iPhone 7 review. Goodbye headphone jack.

Summary.
With no headphone jack, the 64 fusion CPU, a double lens arrangement for the larger 7+ this year’s iPhones make a big bold statement for the future.

Intro:
At Apple’s special event held in September CEO Tim Cook and other executives demoed the new iPhone 7 and 7+.
Most of the features this year appear to be subtle upgrades that hint at something bigger to come.
Press my home button:

One thing long term iOS users will notice is that the iconic home button is no more, rather it’s become a button controlled by software.
If the phone is turned off you’re unable to depress the button at all.

Turn it on however, and you’ll feel a gentle tap to mimic the physical click.

It takes some getting used to but is probably a nice addition as there is one less component of the phone to fail.

Design:

Apart from being a tad heavyer you’d be hard pressed to tell apart the 7 and 7+ from what came before) 6s and 6s+).
The only change is a new paint job there calling glossy black.

Sighted members in my family and some friends that have the glossy version tell me it looks wonderful.

I personally went with my favourite standard gold.

For the first time ever for an iPhone you can get the biggest storage quota 256GB an obscene amount of storage.

This will please music and movie junkies or those who love to have everything at hand.

The larger model also comes with 3GB and 2 cameras something that will be welcome for people that take a lot of pictures.

The FaceTime camera has now been upgraded to 7MP.

Optical image stabilisation is also now present in both phones.

Conclusion and overall impressions:

With Google rebranding their Nexus line Apple had to bring something to the table and as stated previously it would seem that this year there testing the waters.

If you have a perfectly working 6s or 6s+ I’d stay your hand and wait it out.

For those of you with a 6 or 6+ the upgrades will be huge.
Go for it!

Rating:

4 Stars excellent.

Pros:

The best mobile software period, feels good in the hand, new home button is interesting.

Cons:

No headphone jack is painful, no fast charging, design is getting old, can get inordinately expensive specially if you get all the cases and adapters required.

A personal tech journey Why I switched back to Windows after more than 5 years.

Introduction:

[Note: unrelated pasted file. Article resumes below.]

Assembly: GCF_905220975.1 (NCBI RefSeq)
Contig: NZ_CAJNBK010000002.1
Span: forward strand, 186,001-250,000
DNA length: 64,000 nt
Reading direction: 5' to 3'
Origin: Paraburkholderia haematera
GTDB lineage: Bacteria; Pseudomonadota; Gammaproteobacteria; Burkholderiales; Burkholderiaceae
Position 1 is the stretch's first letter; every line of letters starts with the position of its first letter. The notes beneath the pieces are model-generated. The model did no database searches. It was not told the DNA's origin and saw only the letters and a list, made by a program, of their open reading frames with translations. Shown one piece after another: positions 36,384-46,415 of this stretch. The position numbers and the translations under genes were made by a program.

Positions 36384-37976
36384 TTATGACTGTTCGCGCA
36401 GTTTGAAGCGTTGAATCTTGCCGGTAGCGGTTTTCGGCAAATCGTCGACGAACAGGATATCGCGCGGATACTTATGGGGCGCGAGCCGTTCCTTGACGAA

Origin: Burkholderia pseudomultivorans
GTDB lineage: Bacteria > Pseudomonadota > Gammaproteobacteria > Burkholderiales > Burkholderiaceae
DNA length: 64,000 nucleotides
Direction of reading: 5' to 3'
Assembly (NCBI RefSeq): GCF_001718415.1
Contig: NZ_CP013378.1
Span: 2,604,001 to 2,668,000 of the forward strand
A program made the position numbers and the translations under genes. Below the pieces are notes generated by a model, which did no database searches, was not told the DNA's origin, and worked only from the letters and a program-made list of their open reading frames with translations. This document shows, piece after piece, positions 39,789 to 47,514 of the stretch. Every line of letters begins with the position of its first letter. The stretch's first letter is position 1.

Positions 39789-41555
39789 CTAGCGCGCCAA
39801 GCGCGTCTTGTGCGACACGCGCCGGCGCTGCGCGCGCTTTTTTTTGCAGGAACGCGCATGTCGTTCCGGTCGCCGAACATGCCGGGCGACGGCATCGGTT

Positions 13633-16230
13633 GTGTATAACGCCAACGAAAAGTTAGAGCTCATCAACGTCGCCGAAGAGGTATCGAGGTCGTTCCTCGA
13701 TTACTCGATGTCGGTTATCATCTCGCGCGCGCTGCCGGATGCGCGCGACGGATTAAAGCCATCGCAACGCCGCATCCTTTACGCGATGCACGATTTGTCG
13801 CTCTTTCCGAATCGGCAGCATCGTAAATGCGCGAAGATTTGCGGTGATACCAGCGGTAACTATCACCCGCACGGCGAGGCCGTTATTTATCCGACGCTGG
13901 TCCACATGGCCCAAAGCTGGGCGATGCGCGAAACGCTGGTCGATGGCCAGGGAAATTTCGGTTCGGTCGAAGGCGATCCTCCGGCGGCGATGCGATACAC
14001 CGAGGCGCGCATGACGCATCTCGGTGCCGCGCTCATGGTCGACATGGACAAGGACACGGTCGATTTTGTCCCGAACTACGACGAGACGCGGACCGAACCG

Back in 2010 fresh out of high school I decided to give the  Mac a try.

I had heard some podcasts by David Woodbridge of Vision Australia, and having had the iPhone for about 6 months I went in head first.

The good stuff:

There’s something to be said for being able to set up/take any Mac out of the box and get VoiceOver running. With no sighted assistance I was able to set up the Mac.

Within a couple of hours I had the  machine up and running. Over the next 2 weeks or so I listened to all of David’s podcasts and visited Www.applevis.com to get a feel for how things worked on the Mac.

Being a long time Windows user. One of the things I had to get use to was interacting with webpages and alike. Although Safari was great this interacting drove me crazy.

The PDF problem:

Windows screen readers have always worked better when working with PDF content. JAWS and other screen readers allow one to get a feel for how documents are structured. Not so on the Mac. I have emailed Appple’s accessibility department to no avail. This is one of the main reasons I have come back to the Windows platform.

Recently a friend told me that Word for the Mac had become accessible, but it’s no where as good as the version on Windows.

Conclusion:

I really hope the state of PDF accessibility changes. When and if that changes I might return to the Mac. Until then it’s Windows all the way.

Beats by Dr . Dre studio Headphones reviewed

It’s not always easy to get excited about a pair of headphones at $400 AU, these headphones are definitely not for those looking for a bargain.

What are they?

 The Beats by Dr . Dre are a luxury high-end pair of headphones designed for people who want to get every bit of sound from there tunes.

Design:

The Beats by Dr . Dre are a sweet looking set of headphones. Coming in your choice of silver, black, red, and gold you will most definitely turn heads when wearing these headphones.

Sound quality is nothing to scoff at, their appeal as eye Candy  is undeniable. For audio enthusiasts and professional DJs    like myself the Beats Studio headphones are a must.

The Beats by Dr . Dre may not be all about style, but you wouldn’t know that just by looking at them. If you wear these headphones in public, you will turn heads. The thick and padded glossy black headband descends seemingly seamlessly into the circles that hold each ear cup, which are oblong and padded in a leatherette material that is obscenely cushy. They also swivel slightly in their support in order to provide a comfortable fit.

 Of course, a pair of headphones maybe gorgeous but if they don’t perform then your wasting your money luckily,  this is not the case with the Beats Studio which offered an exceptionally–one might say  shockingly –crisp response. Maybe I’m pigeonholing here, but I expected Dr . Dre’s headphones to be excessively heavy on the low end. That’s not to say there’s no bass–it does thumb–but the these ‘phones are nicely warm and balanced in the mids and truly impressive in their delivery of high-end detail.

At no point did I suffer through the muddiness that can ail bass-heavy headphones.  The genres that really shine are electronic, dance, pop, hard rock, and hip-hop, although other genres are also very good for the most part.